I love you, Mandy xo


In precedenza abbiamo visto il padre di Annie Leibovitz e quello di Elinor Carucci

Il padre_2 Elinor Carucci

Carucci_My Father and I, 2002

“The camera is a way to get close, and to break free.” 

 Elinor Carucci


In un’intervista dal sito Visura Magazine  Carucci rivela che la sua fotografia documenta la vicinanza con i suoi familiari, ma al tempo stesso risponde ad un bisogno di indipendenza, di stabilire un confine, di mettere una certa distanza tra loro e se stessa. Una sorta di “connessione distaccata”, si potrebbe forse tradurre – che mi pare esattamente la qualità delle sue fotografie.

“My work is a documentation of closeness, as well as a need to establish a boundary, a certain distance between them and myself, in a detached and related way.”

A Laura Barton (The Guardian) Carucci spiega che non c’è grande differenza tra fotografie posate o no: è piuttosto una differenza di onestà. Barton conviene che il lavoro di Carucci è caratterizzato da una inflessibile onestà, che sembra manifestarsi soprattutto nella predilezione per fotografare i suoi soggetti svestiti. Predilezione che non è sempre frutto di una scelta deliberata quanto una conseguenza di uno stile di vita che a lei era sempre parso “normale”, fino a che non si è confrontata con le reazioni della gente. Non aveva affatto l’intenzione di provocare, ma si è resa conto che certe sue foto ammiccavano a certi tabù e a certe tensioni inespresse, e neanche pensabili: ma forse, viene da dire guardando le foto, fotografabili. 

“I guess it’s a combination of the way I was at home – the way my mom or dad would walk around in their underwear, or after their bath naked. It’s not like we’re living our lives naked, it’s just before the shower, where I can walk into the bathroom in my underwear and ask my father something. It’s so, so normal and I thought that most families are like that. I realised only after I took those images how unusual it is, because of how shocked people were by my photographs. I realise that some of my pictures were more provocative – like me and my father naked. Even for us, that was a bit weird. But images of me and my mum naked? I’m like, ‘What’s the big deal? You’ve never seen your mum naked?’ And many people said no. I was really surprised.”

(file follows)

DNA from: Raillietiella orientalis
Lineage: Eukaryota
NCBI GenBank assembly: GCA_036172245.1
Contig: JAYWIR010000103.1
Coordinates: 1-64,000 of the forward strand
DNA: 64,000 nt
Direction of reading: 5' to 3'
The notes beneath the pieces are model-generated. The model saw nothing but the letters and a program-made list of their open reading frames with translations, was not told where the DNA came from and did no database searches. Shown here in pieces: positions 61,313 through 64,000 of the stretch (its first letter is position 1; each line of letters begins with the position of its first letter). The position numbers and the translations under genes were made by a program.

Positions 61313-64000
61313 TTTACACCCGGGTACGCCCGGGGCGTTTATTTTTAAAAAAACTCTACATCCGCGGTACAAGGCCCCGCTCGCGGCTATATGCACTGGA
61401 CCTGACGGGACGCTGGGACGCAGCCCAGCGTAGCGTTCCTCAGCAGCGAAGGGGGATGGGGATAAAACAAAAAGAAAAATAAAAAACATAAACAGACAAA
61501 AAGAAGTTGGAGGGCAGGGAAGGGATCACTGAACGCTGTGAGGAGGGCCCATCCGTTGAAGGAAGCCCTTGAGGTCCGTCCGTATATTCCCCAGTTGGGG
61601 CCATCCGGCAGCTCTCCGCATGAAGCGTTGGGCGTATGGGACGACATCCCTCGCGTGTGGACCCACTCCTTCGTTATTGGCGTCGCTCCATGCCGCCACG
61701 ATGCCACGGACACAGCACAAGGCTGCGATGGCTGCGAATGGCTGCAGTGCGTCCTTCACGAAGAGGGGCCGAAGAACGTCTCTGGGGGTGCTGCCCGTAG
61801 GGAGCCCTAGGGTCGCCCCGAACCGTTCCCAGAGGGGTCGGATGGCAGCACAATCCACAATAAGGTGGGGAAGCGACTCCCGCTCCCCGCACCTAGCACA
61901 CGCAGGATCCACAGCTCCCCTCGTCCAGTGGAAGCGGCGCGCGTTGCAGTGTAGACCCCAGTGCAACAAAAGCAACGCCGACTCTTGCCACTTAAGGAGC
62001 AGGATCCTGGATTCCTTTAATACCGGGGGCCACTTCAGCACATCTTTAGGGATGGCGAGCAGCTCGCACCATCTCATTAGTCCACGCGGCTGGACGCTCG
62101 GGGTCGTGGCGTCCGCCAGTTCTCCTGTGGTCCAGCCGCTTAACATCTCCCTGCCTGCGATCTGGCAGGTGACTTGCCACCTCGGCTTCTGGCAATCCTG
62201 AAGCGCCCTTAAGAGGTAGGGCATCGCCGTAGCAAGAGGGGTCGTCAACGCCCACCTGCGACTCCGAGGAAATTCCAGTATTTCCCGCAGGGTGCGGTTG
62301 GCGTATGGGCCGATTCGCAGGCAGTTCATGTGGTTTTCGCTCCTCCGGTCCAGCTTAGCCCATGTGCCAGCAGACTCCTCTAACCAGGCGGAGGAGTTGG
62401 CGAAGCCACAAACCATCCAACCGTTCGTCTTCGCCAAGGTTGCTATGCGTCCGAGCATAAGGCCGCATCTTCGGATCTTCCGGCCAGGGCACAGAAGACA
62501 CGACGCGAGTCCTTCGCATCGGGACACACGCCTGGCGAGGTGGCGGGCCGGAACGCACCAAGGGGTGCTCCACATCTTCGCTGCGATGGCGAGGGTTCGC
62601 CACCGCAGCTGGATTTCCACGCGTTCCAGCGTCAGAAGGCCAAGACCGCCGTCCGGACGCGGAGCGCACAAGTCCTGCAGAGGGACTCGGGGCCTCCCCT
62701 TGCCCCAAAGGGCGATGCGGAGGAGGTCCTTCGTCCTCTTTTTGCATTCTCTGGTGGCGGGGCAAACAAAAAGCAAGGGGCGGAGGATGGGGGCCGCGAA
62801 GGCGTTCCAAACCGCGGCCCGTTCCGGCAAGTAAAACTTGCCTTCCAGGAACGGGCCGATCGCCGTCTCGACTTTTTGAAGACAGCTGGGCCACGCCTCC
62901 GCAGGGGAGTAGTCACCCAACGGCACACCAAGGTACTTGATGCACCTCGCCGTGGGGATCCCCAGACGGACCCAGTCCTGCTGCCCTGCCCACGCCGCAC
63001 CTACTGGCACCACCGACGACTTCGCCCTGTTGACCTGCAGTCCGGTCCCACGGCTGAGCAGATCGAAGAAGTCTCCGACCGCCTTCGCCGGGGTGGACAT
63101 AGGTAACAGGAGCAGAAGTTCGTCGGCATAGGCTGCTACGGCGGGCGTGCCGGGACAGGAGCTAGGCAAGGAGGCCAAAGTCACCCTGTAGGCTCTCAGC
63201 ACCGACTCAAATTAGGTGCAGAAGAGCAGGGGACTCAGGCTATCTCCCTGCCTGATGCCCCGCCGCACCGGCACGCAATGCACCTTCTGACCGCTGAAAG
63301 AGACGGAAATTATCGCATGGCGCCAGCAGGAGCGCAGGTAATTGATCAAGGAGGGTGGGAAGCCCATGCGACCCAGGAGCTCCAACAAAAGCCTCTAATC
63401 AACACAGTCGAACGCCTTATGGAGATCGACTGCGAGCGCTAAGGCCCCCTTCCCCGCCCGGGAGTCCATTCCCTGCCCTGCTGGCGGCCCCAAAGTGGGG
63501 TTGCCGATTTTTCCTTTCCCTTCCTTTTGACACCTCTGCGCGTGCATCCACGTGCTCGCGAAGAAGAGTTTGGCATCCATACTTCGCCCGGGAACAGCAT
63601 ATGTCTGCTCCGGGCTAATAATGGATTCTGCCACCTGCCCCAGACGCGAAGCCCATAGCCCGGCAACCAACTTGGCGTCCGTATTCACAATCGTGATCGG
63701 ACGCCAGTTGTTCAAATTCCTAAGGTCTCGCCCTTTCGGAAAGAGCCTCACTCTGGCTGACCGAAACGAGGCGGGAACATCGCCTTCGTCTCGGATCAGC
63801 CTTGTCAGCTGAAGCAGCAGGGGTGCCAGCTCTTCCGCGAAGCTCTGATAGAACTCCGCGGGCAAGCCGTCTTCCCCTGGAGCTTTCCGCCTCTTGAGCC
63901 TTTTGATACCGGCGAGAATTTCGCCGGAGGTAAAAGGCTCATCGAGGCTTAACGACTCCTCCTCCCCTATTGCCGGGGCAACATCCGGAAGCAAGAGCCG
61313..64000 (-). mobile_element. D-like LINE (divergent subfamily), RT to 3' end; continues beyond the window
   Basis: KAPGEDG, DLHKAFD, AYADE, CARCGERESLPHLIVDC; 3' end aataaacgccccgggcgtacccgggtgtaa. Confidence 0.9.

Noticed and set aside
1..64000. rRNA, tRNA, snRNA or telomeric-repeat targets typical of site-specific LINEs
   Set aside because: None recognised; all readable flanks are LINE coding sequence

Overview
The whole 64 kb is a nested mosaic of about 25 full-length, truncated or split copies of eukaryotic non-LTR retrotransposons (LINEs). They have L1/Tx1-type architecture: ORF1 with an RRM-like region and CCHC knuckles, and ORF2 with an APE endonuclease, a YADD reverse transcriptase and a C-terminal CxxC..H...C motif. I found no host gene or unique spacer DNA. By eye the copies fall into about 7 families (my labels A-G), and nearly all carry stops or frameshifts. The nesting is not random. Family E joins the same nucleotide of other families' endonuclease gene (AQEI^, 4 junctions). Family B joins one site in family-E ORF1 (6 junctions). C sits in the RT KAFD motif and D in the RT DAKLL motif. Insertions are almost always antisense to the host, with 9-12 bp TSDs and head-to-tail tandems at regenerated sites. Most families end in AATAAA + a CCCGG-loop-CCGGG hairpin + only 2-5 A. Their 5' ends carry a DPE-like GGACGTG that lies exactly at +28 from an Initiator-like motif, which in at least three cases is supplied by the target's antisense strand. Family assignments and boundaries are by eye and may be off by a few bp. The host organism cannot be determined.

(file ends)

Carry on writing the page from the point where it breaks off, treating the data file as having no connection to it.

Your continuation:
Carucci_Father touches my hair, 2001Carucci_Father with white underwear, 1988Carucci_Mom touches Father, 2000


Carucci_My Father and I, 1999

Sguardo di figlia: il padre_1 Annie Leibovitz

Tempo fa qui sul blog ho dato spazio ad una serie di foto in cui diverse fotografe ritraevano la propria madre. Oggi inizia una serie in cui diverse fotografe (alcune presenti anche nella prima serie) ritraggono il padre.

La prima è Annie Leibovitz, con tre foto da “A Photographer’s Life, 1990-2005”, libro composto da foto di personaggi famosi alternate ad un diario intimo e a tratti molto cupo. Il padre, al contrario della madre, compare sempre insieme agli altri membri della famiglia, fino alla foto sul letto di morte – quasi che la morte, potente catalizzatore, abbia portato alla coscienza il rapporto a due.

IMG_9710Annie Leibovitz, My brother Philip and my father, 1988

IMG_9706Annie Leibovitz, My parents with their Grandson Ross, 1992


Annie Leibovitz, My Father, February 3, 2005